Pat Jones

The Scottish Play

by Chris O’Carroll

“Good luck,” according to backstage tradition,
Would bring us bad luck. What we say instead
Is “break a leg.” Still graver superstition
Attends the tragedy we love to dread.
We swap tales of a curse that haunts the play,
Of casts bewitched with broken legs and worse.
Rehearsing other shows, we never say
Lines from that one. Our fear, in a perverse
Amalgam with our pride, says we’re so good
At being so bad, we might brew up real charms,
Might rouse powers able, like some upstart wood,
To move against us, wreaking untold harms.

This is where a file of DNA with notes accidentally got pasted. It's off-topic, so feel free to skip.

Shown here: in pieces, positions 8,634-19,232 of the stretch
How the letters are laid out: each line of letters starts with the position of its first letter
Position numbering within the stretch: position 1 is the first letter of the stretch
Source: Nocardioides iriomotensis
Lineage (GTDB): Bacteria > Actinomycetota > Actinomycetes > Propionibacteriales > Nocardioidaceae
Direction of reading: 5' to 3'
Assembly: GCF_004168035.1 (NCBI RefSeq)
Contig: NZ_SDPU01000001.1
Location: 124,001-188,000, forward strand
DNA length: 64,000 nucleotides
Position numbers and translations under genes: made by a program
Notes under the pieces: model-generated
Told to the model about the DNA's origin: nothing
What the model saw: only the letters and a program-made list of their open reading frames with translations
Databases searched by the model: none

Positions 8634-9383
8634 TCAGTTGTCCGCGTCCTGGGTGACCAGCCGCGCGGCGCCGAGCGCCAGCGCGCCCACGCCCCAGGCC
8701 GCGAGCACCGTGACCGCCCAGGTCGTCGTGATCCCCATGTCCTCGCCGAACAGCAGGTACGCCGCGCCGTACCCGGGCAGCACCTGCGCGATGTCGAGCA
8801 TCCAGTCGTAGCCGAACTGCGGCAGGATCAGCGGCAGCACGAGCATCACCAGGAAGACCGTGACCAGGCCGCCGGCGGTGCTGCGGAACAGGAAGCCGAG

We’d hold the mirror up to hell and death
If we but spoke the play’s name, so we don’t.

Chris O’Carroll has not yet appeared in the Scottish play, but has been fortunate enough to act in a number of other Shakespeare plays, including a touring production of Romeo and Juliet funded by the National Endowment for the Arts through its Shakespeare in American Communities program. His poems have appeared in The Barefoot Muse, Measure, The Raintown Review, The Spectator, Tilt-a-Whirl, and other print and online journals.